chapter  13
16 Pages

Beyond the Protestant Ethic: Culture, Subjectivity and Instrumental Labor

In The Protestant Ethic and the Spirit of Capitalism, Max Weber argues that the rise of modern capitalism in the West cannot be understood merely in terms of

the formal innovations of capitalism1-though he expends a great deal of energy

enumerating these-but also as a change of ethos, ‘the ability and disposition

of men to adopt certain types of practical rational conduct’ (Weber 1958,

26). Moreover, he pluralizes the notion of a Spirit of the Age, specifying how

adherence to specific and contested patterns of religious belief had the unintended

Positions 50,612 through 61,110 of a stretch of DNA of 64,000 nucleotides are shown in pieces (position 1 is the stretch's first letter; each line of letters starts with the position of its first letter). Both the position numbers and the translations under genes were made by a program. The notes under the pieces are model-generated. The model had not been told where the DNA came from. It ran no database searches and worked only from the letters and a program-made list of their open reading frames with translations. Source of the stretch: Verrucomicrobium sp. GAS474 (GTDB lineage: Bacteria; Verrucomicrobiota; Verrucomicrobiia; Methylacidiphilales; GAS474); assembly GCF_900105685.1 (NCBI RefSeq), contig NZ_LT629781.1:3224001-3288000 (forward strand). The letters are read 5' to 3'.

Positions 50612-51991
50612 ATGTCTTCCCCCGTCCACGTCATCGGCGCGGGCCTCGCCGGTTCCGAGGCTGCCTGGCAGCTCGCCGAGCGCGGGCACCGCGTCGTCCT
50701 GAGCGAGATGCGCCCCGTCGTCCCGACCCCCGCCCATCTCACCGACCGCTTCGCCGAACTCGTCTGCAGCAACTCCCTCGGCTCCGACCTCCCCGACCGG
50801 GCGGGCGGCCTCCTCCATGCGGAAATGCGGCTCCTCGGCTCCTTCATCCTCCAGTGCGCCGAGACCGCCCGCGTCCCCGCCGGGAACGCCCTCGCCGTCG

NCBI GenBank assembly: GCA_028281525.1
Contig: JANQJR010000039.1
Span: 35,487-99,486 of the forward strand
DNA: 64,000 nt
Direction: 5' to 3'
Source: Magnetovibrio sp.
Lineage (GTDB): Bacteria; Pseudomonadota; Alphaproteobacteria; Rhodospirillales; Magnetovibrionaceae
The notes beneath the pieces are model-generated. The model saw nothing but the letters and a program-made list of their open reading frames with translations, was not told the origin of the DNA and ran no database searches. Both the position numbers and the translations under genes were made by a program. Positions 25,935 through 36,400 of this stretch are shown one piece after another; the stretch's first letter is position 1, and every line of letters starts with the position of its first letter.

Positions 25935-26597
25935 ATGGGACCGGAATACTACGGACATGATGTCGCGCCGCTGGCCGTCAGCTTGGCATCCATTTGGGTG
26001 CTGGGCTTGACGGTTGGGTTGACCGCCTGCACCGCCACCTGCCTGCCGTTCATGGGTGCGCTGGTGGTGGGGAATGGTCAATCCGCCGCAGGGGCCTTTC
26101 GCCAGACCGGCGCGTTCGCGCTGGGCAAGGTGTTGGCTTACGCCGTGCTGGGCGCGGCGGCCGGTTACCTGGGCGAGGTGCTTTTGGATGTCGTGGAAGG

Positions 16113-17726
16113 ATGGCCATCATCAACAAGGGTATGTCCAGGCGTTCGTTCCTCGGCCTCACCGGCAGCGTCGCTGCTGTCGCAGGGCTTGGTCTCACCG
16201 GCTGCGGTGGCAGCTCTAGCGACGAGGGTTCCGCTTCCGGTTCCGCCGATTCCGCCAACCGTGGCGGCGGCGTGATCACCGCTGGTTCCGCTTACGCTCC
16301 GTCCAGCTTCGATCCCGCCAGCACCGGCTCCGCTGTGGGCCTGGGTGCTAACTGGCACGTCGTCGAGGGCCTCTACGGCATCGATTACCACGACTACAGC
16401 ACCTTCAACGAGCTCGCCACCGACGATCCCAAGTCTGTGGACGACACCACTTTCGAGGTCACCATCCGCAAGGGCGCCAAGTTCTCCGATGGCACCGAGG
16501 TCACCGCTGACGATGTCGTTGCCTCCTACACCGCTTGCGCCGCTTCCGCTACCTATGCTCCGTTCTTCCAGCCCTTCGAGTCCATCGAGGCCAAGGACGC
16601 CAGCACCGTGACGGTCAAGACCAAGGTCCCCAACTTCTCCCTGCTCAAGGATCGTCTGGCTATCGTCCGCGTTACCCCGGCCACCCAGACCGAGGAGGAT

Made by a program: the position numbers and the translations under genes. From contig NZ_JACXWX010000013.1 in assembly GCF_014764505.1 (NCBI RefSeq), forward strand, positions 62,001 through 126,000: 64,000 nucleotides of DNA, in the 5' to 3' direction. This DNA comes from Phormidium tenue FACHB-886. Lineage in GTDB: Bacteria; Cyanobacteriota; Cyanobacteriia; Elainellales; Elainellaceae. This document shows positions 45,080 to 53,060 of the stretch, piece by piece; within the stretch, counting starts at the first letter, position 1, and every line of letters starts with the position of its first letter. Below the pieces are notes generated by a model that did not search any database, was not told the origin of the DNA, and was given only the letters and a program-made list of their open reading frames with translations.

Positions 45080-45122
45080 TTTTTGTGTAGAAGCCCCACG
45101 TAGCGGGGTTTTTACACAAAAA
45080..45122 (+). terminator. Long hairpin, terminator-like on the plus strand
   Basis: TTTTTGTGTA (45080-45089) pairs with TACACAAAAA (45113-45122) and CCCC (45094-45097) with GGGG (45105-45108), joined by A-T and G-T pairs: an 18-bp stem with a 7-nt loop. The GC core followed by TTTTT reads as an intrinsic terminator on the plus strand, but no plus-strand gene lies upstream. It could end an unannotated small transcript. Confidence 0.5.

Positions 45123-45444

consequence of disposing some more than others to the practical necessities of

success in a changing economic milieu. Thus, Weber’s account of the elective

affinity between modern capitalism and ascetic Protestantism involves historical

specification on two counts, as Anthony Giddens observes: ‘Not only an analysis

of the content of protestant beliefs and an assessment of their influence upon the

actions of believers, but also the specification of the particular characteristics of

modern western capitalism as a form of economic activity’ (Giddens 1971, 125).